I think I may be a closet travel agent, because planning our family vacations is one of the few activities that puts me “in the flow.” I can while away hours researching destinations, hunting down hotels in just the right location, finding places to visit that will keep all family members happy, and salivating over local restaurant reviews. I become so absorbed that time passes unnoticed.
Right now, I’m getting ready for a child-free weekend in Rome, Italy. With everything already planned out, I wanted some atmospheric reading to transport me back to ancient Rome and bring the historic sites to life. I chose Mistress of Rome, the first volume of a four-part series by Kate Quinn. Despite its rather prosaic title, the book is more than a love story. Quinn weaves her plot around the last Flavian Emperor, Domitian; a Jewish slave; an ambitious noblewoman; and a ferocious gladiator. Through them, and the mix of historical fact with fiction, we experience the paradox of this sophisticated yet depraved empire—with the requisite brutal slaying concluding the story. What I appreciated most about the book were the vivid descriptions of the gladiatorial games and the life of Roman nobles, which will add color and context to my visit of the Colosseum and Roman Forum. Additionally, the author’s brief incursions into Jewish-Roman history, the Vestal Virgins, and attitudes to early Christians aroused my curiosity and will lead to further investigation. All in all, this was exactly what I was looking for—an easy read with enough historic ambience to enrich my Roman adventure.
Literary Reflections Editor, Andrea Lani, reviews a classic hiking adventure and gives us a glimpse into her writing process: “I’m writing a book about a long-distance hike and so, for inspiration, I picked up a copy of Bill Bryson’s A Walk in the Woods: Rediscovering America on the Appalachian Trail, which tells the tale of the middle-aged, inexperienced hiker’s partial trek of that famous trail. I found a few copies on the shelf at the thrift store last summer—it’s popularity inspired, no doubt, by the 2015 movie version which stars Robert Redford and does not, in my opinion, do the book justice. I had first read A Walk in the Woods, when it came out in 1998—later lending my copy to someone who never returned it—and while I remembered that it was funny, I didn’t remember how funny. My own book, which I originally conceived of as a humorous tale, is downright morose by comparison. Many years of domestic and professional drudgery had eroded my sense of humor to a washed-out gully. I had reasoned that because I am writing about difficult subjects, like dying trees and acid mine drainage, my book didn’t lend itself to hilarity, but Bryson manages to write about clear-cutting, coal mining, and bear maulings in a way that both made me laugh out loud and caused me to think seriously about the world. I still don’t know how he did it, but I spun myself an imaginary bracelet with the letters WWBBW—What Would Bill Bryson Write—woven into the threads, and now when I sit down to the page, I try to conjure some of that Bryson magic. When that fails, I flip to a random page in A Walk in the Woods and laugh along with the hapless hiker.”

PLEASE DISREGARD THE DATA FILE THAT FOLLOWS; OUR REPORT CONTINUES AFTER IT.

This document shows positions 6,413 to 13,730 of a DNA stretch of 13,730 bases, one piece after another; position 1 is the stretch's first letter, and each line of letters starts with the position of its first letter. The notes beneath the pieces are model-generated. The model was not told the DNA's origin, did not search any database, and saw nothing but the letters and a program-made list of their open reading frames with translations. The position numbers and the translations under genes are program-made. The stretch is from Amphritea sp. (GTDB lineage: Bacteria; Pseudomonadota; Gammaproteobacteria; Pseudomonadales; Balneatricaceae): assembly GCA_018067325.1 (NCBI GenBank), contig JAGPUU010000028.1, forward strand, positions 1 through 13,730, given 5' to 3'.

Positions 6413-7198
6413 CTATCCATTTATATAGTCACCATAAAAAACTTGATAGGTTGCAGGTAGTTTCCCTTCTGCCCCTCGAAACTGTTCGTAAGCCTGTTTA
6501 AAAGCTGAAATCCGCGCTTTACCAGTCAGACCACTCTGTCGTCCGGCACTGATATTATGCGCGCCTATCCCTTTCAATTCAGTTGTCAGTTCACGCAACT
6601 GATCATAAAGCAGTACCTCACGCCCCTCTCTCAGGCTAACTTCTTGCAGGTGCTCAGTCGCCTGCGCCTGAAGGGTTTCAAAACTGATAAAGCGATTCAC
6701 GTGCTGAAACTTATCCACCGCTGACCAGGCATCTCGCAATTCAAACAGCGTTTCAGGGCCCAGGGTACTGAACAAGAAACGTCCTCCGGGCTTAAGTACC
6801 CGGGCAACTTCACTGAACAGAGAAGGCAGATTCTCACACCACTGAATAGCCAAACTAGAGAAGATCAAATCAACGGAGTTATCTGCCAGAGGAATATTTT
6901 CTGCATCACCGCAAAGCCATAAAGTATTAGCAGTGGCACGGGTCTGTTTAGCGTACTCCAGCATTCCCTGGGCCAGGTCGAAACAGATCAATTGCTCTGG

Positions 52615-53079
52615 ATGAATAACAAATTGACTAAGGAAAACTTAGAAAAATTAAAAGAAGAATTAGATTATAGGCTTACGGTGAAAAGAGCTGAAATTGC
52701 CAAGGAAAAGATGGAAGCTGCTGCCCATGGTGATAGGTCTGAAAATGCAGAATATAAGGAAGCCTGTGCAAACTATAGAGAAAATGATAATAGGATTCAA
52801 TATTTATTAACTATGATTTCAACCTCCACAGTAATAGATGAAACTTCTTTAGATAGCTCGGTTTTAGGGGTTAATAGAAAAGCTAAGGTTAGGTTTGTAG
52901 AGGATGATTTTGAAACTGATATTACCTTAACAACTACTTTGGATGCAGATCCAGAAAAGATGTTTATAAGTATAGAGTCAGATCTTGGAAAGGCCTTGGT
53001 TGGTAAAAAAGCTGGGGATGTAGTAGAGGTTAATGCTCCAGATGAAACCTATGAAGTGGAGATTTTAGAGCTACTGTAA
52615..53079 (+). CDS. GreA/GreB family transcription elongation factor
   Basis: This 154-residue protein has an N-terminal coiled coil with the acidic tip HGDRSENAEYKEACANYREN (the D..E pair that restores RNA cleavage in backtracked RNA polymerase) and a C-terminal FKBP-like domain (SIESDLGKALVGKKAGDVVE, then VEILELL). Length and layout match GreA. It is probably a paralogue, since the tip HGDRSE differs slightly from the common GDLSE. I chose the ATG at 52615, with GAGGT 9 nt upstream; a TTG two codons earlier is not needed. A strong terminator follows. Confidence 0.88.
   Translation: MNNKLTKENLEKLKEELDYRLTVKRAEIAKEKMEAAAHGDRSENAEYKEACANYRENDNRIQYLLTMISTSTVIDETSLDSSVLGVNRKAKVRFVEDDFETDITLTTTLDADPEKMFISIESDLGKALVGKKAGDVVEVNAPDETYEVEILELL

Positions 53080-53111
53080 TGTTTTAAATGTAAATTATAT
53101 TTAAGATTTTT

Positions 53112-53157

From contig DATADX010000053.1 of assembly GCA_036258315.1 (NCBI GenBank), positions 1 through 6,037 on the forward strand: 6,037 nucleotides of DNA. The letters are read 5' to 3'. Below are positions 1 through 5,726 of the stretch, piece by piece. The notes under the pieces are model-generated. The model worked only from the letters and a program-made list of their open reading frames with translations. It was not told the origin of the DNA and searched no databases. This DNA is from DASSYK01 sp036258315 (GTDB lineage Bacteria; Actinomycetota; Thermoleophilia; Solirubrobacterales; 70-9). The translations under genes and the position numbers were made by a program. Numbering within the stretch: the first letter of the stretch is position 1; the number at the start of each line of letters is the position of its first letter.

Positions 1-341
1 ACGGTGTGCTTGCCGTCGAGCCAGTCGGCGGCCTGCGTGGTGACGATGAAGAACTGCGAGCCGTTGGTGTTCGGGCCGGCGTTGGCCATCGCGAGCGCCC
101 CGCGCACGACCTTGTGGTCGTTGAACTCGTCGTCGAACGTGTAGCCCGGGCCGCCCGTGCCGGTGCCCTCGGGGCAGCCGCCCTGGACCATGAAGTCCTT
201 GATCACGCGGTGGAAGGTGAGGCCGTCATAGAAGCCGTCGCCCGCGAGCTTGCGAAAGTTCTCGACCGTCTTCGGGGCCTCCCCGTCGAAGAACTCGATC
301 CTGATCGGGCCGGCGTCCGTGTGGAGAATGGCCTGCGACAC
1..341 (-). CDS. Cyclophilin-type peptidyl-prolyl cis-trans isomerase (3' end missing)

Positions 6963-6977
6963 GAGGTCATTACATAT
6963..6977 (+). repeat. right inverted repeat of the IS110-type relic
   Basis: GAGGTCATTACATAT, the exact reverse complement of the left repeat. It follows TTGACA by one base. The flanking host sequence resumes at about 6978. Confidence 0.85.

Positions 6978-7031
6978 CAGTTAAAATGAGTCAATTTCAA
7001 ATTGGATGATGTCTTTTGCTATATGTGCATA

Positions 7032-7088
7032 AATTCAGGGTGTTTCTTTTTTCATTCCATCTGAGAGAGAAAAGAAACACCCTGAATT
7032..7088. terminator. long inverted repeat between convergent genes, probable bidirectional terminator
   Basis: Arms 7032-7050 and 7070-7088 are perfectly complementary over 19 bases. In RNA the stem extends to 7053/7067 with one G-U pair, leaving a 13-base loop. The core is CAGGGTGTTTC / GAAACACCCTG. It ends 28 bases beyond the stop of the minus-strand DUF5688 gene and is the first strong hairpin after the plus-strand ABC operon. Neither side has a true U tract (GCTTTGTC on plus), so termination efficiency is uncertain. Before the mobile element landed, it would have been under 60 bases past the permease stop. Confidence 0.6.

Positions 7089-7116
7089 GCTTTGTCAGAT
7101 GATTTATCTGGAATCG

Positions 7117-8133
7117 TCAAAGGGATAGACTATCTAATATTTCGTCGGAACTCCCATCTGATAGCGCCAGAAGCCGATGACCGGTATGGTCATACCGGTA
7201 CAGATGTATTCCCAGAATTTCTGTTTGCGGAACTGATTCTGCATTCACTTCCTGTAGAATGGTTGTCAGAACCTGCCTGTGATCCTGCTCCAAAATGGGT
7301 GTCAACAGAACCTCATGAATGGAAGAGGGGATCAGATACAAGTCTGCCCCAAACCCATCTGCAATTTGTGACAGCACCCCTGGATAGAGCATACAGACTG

Creative Nonfiction and Fiction Editorial Assistant, Kim Ruff, writes about a road trip with a social conscience: “When folks think about taking a road trip, they likely think about a vacation destination. Maybe they plan to rent an RV with the whole family and drive cross-country, or pack up the car to visit old friends and family they haven’t seen in a while, but in Nickel and Dimed, Barbara Ehrenreich puts a twist on the typical idea of a road trip. At a meeting with Lewis Lapham, the editor of Harper’s, where they discuss poverty and welfare reform, Ehrenreich wonders out loud how women forced into the labor market are going to make a living on $7 an hour (this was 1998). She mentions to Lapham that ‘someone’ should conduct firsthand research and he immediately suggests that she take the job. In planning her road trip to uncover how low-wage workers make ends meet from week to week, or even day to day, Ehrenreich carefully selects her destination, and the type of jobs where she might have a chance at getting hired. Growing up in a low-wage family, but now holding a Phd. in biology and having made a profitable living from her writing, Ehrenreich knows she could never pretend to gain a complete understanding of what it means to live in poverty under the 1998 welfare reform. In order to give herself the best chance for an authentic experience however, she sets out with the goal of moving to a variety of unfamiliar locations, applying for low-wage positions, renting a low-income dwelling, and attempting to feed herself and keep a roof over her head from week to week by living off those wages. Ehrenreich’s road trips expose the heartbreaking reality for millions of Americans in the aftermath of a political agenda.”
Hope Donovan Rider, Managing Editor and Reviews Editorial Assistant, shares her road trip favorite with us: “My selection is Desert Solitaire by Edward Abbey. First published in 1968, Desert Solitaire has become a classic of nature writing and a touchstone for conservationists. By turns lyrical, elegiac, poetic, and prickly, it is an exploration of Arches National Park and the surrounding area, as well as Abbey’s own views on nature, morality and civilization, and how we must learn to live in balance with nature, or risk it being lost completely. Filled with descriptions of the rocks, animals, and weather, it takes the reader into the desert, so that they can feel the heat of the summer sun, and hear the silence of a place without human interference. Reading Desert Solitaire is a vicarious road trip that may just make you want to plan a real one.”
Where are you planning to go on your next vacation and which books will you be reading to help you plan? Let us know in the comments below.